Filing taxes for a trader/investor is one of the daunting task in the whole financial year, especially if you are an active trader and have amassed short term capital gains. To make things simplify, we have outlined some important points in this article related to tax filing on capital market gains. Although, the income tax filing has quite a months to go, it is always better to start early so that at the time of filing you may be free of all the hassles.
Let me start by stating that it is mandatory and very much advisable to file tax if you are a trader or an investor and irrespective of whether you are in profit or in loss. Over the past few years, I have seen many of my clients who vehemently declare their trading profits, but in years they have losses, they assume they need not to mention that, as there is no net increase in their income. As a matter of fact, it is equally important to declare your trading losses as it can largely help you in saving tax.
Ok, for those who are a bit confused with the terms ‘trader’ or ‘investor’ let me go clear on that front. You are considered as an ‘investor’ if you buy shares of a company and hold it more more than one year and sell it for profit/loss after an year of holding. Traders, on other hand are the one who trade actively in any segment be it equity, derivatives (F&O) or commodity and have holding period for less than one year.
Tax implication for an investor
The biggest benefit under Income tax for an investor is that there is absolutely NO tax on long term capital gains. So, whatever amount of profit you book after a holding period of 1 year is totally exempt from taxes. However, the flip side is if you have booked losses on your long term holdings (holding period >1 year) it cannot be adjusted against any long or short term capital gain from any source.
Tax implication for traders
Since trading is considered as a business activity any income derived from trading equity, derivatives or commodity is accounted under ‘business income’ & is termed as ‘short term capital gain’. For tax purpose, short term capital gains from capital markets is added to your other source of income for ex. salary, other business etc and then taxes are paid according to the tax slabs.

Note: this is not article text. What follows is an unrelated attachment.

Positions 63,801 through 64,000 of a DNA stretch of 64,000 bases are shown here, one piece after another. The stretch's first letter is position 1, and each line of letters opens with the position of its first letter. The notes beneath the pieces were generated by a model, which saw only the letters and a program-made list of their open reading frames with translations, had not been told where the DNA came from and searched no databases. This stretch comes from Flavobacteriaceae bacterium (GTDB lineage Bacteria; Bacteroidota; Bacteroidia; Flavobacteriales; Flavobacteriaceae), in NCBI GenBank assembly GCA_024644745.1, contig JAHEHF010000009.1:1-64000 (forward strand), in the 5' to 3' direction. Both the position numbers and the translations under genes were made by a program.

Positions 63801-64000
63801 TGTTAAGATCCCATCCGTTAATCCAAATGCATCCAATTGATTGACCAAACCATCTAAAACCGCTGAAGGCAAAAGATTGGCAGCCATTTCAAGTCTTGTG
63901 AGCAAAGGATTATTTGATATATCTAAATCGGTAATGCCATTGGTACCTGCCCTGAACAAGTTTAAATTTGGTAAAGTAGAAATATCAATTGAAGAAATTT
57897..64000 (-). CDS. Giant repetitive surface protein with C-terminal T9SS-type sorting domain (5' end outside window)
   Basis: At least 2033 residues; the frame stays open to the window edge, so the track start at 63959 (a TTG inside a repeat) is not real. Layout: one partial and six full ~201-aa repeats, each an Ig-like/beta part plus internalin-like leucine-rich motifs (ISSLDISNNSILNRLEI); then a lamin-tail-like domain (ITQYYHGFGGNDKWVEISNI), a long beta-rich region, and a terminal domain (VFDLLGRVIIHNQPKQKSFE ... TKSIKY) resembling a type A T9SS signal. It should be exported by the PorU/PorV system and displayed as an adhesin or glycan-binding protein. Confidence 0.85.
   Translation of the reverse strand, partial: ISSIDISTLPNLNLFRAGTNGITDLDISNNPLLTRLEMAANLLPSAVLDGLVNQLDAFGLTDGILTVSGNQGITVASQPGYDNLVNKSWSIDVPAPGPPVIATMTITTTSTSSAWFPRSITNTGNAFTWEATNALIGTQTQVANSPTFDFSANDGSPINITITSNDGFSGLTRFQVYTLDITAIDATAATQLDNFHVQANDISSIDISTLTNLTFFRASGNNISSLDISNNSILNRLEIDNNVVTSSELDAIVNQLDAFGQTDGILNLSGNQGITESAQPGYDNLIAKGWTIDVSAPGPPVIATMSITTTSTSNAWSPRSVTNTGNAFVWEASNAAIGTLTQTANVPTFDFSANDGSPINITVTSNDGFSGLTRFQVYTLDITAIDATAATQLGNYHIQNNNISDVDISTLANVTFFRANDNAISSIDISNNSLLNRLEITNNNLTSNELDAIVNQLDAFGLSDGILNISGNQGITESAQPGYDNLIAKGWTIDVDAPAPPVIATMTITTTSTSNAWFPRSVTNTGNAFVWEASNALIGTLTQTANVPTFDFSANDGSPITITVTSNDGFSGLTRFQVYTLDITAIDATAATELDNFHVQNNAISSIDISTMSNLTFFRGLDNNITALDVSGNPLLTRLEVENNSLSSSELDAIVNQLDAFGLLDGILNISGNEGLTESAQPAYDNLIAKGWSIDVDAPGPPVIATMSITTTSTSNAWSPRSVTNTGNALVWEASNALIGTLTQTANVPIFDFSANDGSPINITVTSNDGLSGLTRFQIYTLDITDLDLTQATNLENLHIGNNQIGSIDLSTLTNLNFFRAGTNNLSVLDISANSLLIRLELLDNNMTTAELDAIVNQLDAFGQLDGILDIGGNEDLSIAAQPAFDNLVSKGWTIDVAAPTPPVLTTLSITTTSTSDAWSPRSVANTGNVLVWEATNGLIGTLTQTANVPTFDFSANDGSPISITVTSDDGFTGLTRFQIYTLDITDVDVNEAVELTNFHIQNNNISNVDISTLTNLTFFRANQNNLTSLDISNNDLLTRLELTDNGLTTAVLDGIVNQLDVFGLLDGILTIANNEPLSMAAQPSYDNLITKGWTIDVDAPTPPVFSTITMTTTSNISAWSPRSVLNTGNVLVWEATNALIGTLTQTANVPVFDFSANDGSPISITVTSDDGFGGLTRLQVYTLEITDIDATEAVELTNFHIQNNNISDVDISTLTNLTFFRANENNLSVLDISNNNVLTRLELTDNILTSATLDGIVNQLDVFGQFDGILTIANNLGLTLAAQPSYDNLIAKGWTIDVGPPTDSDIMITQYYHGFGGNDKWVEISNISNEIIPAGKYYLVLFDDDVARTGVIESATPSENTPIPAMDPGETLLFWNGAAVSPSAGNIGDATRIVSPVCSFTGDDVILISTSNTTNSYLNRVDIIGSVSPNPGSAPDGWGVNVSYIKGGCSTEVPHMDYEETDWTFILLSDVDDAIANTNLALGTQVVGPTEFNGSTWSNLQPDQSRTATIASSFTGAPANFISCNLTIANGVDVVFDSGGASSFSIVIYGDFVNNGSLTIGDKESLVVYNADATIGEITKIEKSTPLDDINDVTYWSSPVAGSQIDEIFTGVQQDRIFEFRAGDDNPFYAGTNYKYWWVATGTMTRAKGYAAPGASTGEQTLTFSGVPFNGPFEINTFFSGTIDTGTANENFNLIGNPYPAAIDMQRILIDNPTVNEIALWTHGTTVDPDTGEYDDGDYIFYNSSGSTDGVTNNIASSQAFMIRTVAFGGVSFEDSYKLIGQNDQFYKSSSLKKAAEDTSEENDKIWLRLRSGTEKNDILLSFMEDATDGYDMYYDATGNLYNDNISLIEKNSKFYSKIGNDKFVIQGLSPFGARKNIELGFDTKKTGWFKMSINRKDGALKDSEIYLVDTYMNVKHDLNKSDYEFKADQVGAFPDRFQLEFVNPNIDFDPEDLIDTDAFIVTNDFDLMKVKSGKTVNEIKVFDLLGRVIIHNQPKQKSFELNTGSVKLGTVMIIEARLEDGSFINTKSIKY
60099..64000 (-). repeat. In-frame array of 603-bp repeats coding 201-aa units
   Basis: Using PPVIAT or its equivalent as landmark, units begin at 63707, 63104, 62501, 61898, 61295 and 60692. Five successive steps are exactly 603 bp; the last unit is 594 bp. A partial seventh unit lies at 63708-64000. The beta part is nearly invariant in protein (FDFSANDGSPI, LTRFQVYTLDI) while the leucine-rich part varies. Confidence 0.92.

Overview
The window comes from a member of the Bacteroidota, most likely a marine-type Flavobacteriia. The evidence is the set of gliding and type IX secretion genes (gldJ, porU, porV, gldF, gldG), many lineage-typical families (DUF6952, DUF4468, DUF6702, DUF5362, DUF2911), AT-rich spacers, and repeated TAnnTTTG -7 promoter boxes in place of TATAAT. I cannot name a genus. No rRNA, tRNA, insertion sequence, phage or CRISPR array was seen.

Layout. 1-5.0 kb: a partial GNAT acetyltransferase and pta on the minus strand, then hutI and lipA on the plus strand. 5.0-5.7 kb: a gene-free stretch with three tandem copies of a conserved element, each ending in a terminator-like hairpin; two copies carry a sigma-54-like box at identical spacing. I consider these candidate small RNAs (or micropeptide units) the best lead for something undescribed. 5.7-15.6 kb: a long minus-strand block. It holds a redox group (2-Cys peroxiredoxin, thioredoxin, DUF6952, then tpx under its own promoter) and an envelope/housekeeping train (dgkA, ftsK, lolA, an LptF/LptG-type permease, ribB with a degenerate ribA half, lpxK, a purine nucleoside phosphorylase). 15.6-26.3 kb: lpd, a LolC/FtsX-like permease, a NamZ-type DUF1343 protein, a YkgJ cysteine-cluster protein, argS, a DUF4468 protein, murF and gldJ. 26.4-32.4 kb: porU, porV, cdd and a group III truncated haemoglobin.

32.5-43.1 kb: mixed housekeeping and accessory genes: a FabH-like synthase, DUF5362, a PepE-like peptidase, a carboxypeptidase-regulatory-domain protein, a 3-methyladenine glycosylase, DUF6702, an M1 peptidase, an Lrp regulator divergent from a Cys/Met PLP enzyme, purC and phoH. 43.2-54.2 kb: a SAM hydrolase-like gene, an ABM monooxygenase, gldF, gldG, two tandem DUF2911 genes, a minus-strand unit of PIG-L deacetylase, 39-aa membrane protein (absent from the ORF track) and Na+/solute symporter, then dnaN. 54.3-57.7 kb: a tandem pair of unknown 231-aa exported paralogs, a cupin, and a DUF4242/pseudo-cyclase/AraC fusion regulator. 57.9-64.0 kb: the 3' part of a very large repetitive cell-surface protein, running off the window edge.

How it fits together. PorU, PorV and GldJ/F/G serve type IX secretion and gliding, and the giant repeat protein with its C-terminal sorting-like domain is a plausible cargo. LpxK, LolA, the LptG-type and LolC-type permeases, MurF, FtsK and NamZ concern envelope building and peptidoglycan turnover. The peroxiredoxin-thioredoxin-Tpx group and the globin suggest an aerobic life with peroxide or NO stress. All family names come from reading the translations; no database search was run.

|Income tax slab (in Rs.)||Tax|
|0 to 2,50,000||No tax|
|2,50,001 to 5,00,000||10%|
|5,00,001 to 10,00,000||20%|
However, if you are exclusively a trader and trading is your ONLY source of income; irrespective of the tax slab you fall in, the short term capital gains will be taxed at a flat rate of 15%.
For example, if you have trading profits of more than 12 lakhs in this financial year, you have to give a flat tax of 15% (as it is short term capital gain) instead of the normal slab of 30%, which would have been applicable if this income would have been from salary.
The second good part with being a trader is that short term capital loss doesn’t go unaccounted unlike long term losses. Since it is as a business loss, it can net off against any business income (expect salary) for the next 8 years.
For example, If a person A has a diamond business and his net profit from the business is 30 lakhs and he makes a loss of 5 lakhs in trading business, his net income taxable for the year will be ( 30-5) i.e, 25 lakhs only and this loss of 5 lakhs can be net off for 8 years provided the the loss is declared in IT return. Also, one can show expenses in trading business like rent, consultancy charges, electricity etc to bring down the taxable income.
Hope this article threw light on some of the important aspects regarding taxation. If you have any sort of query regarding taxes and capital markets, please drop in your query in the discussion box below and we will assist you ASAP.